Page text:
how to prevent sports injuries for your child this school year.jpgIf you have a child who participates in athletics, chances are that you are no stranger to nursing the occasional injury. Minor sprains and strains, impact injuries, and conditions caused by overuse are all common among athletes of all ages. However, being proactive about sports injury prevention can help limit the amount of time your child has to sit on the sidelines.

Every year, more than 3.5 million children age 14 and younger are hurt playing sports. Follow these tips to help reduce the risk of injury and keep your young athlete healthy and ready to play all season long.

Get a Preseason Physical

Most states require a preseason physical, but even if yours doesn’t, it’s usually a good idea. The objective of the physical is to confirm that your child is healthy enough to participate in sports. Some of the conditions that many preseason physicals screen for are:

  • Pre-existing cardiac conditions
  • Asthma
  • Prior injuries
  • Eating disorders
  • High blood pressure
  • Orthopedic issues

If any risk factors are identified, the examiner might recommend physical therapy, treatment, or further evaluation. The American College of Sports Medicine provides more information about the purpose of this examination and the types of screenings that are performed.

Teach the Importance of Warming Up

One of the cornerstones of sports injury prevention is properly warming up before intense athletic activity. Stretching the major muscle groups and gradually increasing the heart rate can help prevent strains, sprains, and overuse injuries. Talk to your child about the importance of taking the time to warm up and teach him or her this basic structure:

  • Start with at least five minutes of walking or jogging to increase the heart rate and blood flow.  
  • Then focus on performing gentle movements specific to the sport.
  • After the muscles are warm, stretch them to increase range of motion.

The more prepared the body is before doing athletic activity, the less likely your child is to be injured. This is also a good time to teach him or her that a cooldown is just as important for reducing recovery time and decreasing muscle soreness.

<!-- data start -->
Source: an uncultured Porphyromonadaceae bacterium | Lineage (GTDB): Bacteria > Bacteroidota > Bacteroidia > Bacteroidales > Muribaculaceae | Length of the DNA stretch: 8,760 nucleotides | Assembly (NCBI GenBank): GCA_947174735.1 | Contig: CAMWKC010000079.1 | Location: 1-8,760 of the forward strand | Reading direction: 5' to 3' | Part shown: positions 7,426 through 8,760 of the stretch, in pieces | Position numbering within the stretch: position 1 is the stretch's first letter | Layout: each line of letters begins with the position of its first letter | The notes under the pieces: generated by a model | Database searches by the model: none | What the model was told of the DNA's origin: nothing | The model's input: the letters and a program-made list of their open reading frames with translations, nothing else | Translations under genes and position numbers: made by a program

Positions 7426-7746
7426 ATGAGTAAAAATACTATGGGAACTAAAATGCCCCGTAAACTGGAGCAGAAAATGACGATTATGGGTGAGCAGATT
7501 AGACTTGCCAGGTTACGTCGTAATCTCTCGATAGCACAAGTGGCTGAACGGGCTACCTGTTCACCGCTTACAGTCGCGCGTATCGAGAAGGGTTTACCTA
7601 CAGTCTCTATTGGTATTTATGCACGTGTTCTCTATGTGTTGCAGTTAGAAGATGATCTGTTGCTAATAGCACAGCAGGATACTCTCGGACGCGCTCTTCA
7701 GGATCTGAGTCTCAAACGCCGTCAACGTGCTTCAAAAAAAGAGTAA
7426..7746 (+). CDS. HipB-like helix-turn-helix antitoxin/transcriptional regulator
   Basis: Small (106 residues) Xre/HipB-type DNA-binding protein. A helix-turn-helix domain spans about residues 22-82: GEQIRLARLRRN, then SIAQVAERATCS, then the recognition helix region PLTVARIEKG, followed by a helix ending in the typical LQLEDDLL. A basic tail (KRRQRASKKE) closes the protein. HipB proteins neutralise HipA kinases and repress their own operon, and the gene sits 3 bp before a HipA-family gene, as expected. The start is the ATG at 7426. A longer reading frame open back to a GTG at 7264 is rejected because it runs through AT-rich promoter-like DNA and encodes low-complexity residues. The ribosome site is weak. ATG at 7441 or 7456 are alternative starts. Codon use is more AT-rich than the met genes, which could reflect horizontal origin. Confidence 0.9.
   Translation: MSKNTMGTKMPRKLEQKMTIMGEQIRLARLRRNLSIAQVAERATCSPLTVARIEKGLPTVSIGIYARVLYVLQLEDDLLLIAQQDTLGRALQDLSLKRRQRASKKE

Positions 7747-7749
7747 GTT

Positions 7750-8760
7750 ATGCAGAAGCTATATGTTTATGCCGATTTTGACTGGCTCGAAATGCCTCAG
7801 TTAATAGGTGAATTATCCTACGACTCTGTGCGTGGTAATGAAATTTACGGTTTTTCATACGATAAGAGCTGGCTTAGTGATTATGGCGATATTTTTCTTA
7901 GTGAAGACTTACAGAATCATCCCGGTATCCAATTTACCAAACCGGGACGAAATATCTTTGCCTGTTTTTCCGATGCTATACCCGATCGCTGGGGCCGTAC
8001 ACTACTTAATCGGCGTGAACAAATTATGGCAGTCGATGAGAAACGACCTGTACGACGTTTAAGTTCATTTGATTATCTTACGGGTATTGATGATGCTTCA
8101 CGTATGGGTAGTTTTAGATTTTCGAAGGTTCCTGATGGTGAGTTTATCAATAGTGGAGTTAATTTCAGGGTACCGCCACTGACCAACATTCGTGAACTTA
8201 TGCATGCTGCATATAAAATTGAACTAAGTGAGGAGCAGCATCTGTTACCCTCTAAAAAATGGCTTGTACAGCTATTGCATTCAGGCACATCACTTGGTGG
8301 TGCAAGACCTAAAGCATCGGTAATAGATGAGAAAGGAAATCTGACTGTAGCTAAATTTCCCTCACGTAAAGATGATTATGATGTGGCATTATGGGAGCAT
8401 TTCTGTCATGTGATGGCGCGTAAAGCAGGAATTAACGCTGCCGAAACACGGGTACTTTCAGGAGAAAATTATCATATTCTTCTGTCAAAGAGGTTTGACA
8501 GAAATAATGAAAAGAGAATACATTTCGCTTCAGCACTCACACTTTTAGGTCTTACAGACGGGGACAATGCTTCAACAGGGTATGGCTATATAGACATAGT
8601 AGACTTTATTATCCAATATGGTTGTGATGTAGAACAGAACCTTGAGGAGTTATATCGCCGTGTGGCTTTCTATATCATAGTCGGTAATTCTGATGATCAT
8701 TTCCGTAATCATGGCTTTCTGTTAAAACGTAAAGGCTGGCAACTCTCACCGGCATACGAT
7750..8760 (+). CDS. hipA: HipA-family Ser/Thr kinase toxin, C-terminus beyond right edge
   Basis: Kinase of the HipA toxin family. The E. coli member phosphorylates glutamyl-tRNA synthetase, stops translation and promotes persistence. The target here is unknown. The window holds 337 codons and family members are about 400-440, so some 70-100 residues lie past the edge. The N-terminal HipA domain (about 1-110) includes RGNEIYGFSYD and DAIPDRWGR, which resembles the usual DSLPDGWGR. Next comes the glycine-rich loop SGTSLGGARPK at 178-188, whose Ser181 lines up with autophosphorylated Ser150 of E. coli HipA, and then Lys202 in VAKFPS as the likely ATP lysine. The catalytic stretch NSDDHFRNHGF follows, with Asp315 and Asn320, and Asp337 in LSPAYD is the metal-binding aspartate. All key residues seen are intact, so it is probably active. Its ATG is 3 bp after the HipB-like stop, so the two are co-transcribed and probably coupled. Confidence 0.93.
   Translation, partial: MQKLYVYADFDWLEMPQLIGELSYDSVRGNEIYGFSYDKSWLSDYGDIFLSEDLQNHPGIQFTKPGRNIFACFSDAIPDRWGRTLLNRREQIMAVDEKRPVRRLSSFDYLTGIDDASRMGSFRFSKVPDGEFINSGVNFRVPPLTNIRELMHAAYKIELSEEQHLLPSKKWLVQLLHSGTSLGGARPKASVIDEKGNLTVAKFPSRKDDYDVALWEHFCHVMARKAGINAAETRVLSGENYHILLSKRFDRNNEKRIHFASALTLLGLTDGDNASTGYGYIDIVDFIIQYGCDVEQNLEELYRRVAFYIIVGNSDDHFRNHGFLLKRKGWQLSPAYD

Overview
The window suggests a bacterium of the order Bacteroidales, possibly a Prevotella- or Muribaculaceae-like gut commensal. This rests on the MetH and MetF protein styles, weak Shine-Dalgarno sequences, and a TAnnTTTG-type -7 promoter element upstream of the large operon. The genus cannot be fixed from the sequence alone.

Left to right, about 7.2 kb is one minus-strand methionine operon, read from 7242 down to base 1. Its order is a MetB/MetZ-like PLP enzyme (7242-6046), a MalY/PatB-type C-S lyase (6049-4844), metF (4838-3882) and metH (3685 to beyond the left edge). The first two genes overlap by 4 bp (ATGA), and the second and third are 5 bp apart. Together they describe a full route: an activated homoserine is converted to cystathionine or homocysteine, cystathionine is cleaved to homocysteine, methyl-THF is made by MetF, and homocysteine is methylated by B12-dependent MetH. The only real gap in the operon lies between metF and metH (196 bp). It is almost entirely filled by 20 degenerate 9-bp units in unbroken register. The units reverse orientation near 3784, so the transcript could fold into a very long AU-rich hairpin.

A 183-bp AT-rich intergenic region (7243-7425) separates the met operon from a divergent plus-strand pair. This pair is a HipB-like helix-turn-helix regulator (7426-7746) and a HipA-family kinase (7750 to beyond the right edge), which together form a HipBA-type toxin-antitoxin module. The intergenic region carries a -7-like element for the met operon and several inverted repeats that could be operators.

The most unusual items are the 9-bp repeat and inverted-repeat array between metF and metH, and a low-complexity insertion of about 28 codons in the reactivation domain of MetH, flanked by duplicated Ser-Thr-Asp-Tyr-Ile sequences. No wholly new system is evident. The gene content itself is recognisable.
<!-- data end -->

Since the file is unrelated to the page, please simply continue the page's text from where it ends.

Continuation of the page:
Provide a Healthy Diet

Most kids are inclined to eat a certain amount of junk food. While this might be unavoidable, you can help ensure that they get the nutrients they need by providing a healthy diet for the meals they have at home. Well-balanced meals that include sufficient protein, carbohydrates, vitamins, and minerals will give athletes the energy they need to perform while helping keep injuries at bay. Try providing meals that include a combination of:

  • Lean proteins
  • Whole grains
  • Fruits
  • Vegetables
  • Low-fat dairy
  • Healthy fats such as nuts and seeds

Hydration is also an important component of sports injury prevention, so make sure your young athletes drink plenty of water or other healthy liquids.

Enable Ample Rest

Student athletes have to juggle school, sports, family life, and other extracurricular activities. This can be a lot for a child who is still maturing, and it is important for him or her to get enough rest. This includes both regular sleep and rest days that do not include athletic activity. Taking the time to allow the body to recover from physical activity helps prevent sports injuries. Although it may be tempting for your child to push to his or her limits, this can lead to overuse injuries and fatigue.  

Ensure Proper Athletic Technique

Poor technique or improper form can contribute to sports injuries, especially if certain motions are repeated over and over. Your child can learn the right way to move his or her body through:

  • Extra time with coaches
  • Summer camps and clinics
  • Private training
  • Physical therapy sessions

Many adults have learned that prevention is the best medicine and a much better alternative than recovering from an avoidable injury. While it may not be possible to prevent every injury for your young athlete, the more aware he or she is of the ways he or she can stay healthy, the longer your child will be able to play.  

Even the best prepared athletes can suffer from traumatic injuries like broken bones. If your child experiences a break or fracture, download our free Guide to Speeding Up Your Break or Fracture Recovery to learn more about sports injury prevention and how to accelerate the healing process.

Recover from break or fracture injury